SOTU Left Mixed Feelings

Watching President Obama deliver his State of the Union address Tuesday evening was both an uplifting and depressing experience. I watched the speech only because it’s what political writers should do.

Many Americans were no doubt engaged in other pursuits. I would have preferred to spend the time watching one of those old, feel-good movies I recorded.

The great things the president said about this country lifted my spirits. However, the reality that the Democrats and Republicans aren’t going to work together to restore our prominence in the world was a real downer.

How long have we been fed the line that bipartisanship is the only way to get things done? It’s a joke, because it isn’t going to happen.

Obama was right about one thing when he said, “We will move forward together or not at all.”

Republicans and Democrats sat together as a show of unity following the attempted assassination of one of their own. But that’s about as far as working together is going to go.

Applause said it all

Those who watched the proceedings saw Democrats stand and applaud when the president talked about his health care reform effort. They also liked what he said about ending tax cuts for the rich.

The Associated Press reported that the Republicans sitting next to their Democratic colleagues “sat mute,” which signals how much they want to kill the health care act and keep those tax cuts for the wealthy.

Many who heard the speech had trouble deciding how the federal government was going to spend money on education, research, technology and transportation while drastically cutting the budget at the same time.

Republicans have been talking about cutting the budget for a long time now. However, they have trouble among themselves deciding how to get it done.

A former Republican budget aide said it’s easy to talk about cutting waste, fraud and abuse, but no one wants to take on the programs that eat up a large chunk of the federal budget — Social Security, Medicare and Medicaid.

Obama talked about vetoing any bills that contain congressional earmarks, those expenditures for projects back home. Even Senate Democratic Majority Leader Harry Reid, D-Nev., didn’t agree with his party leader on that one.

Reid called it “a lot of pretty talk” and insisted the president has “enough power already.”

Republicans profess to be opposed to those earmarks, but they aren’t likely to give them up either.

Members of Congress aren’t going to cut programs that enhance their standing with local voters. The Times-Picayune explained why in a recent story out of Washington.

The newspaper said, “A group of conservative House Republicans proposed a package of steep budget cuts in non-defense spending Wednesday that would eliminate a host of programs ranging from community development block grants to federal sugar imports, and cost Louisiana up to $200 million in Medicaid financing for the first six months of 2011.”

We want cuts, but our federal handouts, too.

Some political analysts were critical of Obama for failing to mention global climate change and gun control. He didn’t talk about those issues because the American people have made it abundantly clear they don’t want to do anything about either one.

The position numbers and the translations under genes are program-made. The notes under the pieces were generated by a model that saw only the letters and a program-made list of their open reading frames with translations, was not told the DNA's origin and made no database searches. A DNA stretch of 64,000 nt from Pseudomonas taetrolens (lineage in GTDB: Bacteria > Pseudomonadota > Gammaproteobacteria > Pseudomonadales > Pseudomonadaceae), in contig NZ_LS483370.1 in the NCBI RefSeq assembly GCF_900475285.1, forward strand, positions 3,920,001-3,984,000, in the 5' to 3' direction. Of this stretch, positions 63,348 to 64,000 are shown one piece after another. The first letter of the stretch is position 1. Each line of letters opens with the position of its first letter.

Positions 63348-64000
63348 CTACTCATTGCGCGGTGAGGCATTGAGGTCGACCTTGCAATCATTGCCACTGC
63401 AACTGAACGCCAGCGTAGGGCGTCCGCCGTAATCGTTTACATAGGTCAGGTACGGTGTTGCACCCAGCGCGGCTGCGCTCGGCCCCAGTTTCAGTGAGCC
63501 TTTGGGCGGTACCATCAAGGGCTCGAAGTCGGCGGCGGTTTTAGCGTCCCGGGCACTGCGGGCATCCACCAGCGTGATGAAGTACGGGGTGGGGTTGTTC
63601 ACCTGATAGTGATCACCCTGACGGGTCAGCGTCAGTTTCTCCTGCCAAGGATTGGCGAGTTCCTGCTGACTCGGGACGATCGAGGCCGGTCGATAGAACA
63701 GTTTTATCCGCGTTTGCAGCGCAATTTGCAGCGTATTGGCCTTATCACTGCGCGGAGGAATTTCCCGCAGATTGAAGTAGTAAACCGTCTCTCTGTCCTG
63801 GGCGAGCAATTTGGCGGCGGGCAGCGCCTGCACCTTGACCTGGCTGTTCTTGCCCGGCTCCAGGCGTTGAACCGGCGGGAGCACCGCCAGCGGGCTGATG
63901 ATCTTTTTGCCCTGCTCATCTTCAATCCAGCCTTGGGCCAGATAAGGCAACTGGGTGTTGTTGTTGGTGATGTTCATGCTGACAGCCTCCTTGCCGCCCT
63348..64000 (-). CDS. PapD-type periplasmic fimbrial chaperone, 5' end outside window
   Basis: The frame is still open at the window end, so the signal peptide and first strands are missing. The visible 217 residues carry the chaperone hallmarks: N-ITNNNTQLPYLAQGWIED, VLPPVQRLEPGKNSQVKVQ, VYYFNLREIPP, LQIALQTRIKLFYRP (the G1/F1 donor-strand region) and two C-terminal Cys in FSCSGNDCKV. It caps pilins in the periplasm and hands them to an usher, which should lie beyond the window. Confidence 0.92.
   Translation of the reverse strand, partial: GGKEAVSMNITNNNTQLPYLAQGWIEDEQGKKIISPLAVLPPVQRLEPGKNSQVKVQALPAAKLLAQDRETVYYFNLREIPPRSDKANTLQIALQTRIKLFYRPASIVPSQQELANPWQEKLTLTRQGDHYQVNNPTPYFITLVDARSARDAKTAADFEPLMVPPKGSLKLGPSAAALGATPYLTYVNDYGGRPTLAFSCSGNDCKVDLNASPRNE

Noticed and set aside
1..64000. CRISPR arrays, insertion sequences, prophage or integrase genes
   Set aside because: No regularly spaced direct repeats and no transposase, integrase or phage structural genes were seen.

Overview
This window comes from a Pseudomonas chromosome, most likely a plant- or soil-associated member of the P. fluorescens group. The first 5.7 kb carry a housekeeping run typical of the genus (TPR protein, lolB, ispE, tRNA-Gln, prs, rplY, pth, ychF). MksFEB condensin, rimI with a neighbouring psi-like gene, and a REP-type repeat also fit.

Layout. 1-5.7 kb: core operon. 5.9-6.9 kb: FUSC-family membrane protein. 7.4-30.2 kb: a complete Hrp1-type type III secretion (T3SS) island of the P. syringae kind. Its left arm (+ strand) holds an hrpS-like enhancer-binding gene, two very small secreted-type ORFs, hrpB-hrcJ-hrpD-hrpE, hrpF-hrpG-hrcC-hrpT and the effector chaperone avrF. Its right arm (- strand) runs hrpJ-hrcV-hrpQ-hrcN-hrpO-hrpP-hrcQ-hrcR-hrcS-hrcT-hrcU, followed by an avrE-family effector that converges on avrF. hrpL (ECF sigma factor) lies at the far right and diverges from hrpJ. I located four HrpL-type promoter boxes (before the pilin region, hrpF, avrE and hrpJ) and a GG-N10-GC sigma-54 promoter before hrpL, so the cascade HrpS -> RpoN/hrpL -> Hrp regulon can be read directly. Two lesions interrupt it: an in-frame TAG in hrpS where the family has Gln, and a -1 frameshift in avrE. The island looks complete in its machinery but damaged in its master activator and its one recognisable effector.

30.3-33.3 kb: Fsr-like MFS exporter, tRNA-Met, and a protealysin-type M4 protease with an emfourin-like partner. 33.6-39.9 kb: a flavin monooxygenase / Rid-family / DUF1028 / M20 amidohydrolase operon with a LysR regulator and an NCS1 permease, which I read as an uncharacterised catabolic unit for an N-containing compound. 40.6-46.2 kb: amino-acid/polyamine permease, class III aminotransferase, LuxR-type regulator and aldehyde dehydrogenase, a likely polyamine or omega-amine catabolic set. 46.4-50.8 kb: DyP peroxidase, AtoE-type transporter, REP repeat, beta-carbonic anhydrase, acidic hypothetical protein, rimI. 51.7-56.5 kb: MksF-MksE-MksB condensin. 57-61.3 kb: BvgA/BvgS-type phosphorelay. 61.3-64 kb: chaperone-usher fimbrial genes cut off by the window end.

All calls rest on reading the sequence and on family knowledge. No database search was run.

Obama praised businessmen in the House chamber who were invited guests. He talked about the innovative things they had done to succeed. What the president neglected to mention was that private businesses do a better job when left to their own initiative without government interference.

Talk of reducing the size of the federal government is another hoax being perpetrated on the American people. Don’t hold your breath on that one, either.

Look what happened after the massive BP oil spill. The answer to that was creation of another federal bureaucracy to monitor drilling safety.

Defense Secretary Robert Gates wants to cut $78 billion out of military spending, but he can’t get it done. No one in Congress is willing to give up any defense installation or program in his or her district, even though its usefulness may be questionable.

Balance the budget

Nothing is going to change in Congress until federal law requires a balanced budget, and that’s wishful thinking.

Obama was applauded when he said something has to be done about curbing the flow of illegal immigration. But how long have we been talking about that issue?

It is easy to see why many citizens are discouraged and frustrated and have such a low opinion of Congress. Its members can’t get anything done because their biggest concern is raising money to improve their reelection chances.

I happen to agree with U.S. Rep. Jim Jordan, R-Ohio, chairman of the GOP study committee coming up with ways to cut the federal budget.

Jordan said, “In my time in public life, I have never seen the American people more receptive, more ready for the tough love measures that need to be taken to help fix the country. The American people get it.”

Yes, we do. And that is why many of us were inspired by President Obama’s remarks about restoring this country to its greatness. I hope I’m wrong, but at this point it appears the president and Congress aren’t ready to make the hard choices to get us there.

Jim Beam, the retired editor of the Lake  Charles American Press (where this piece originally appeared), has covered people and politics for more than five decades. Contact him at 494-4025 or



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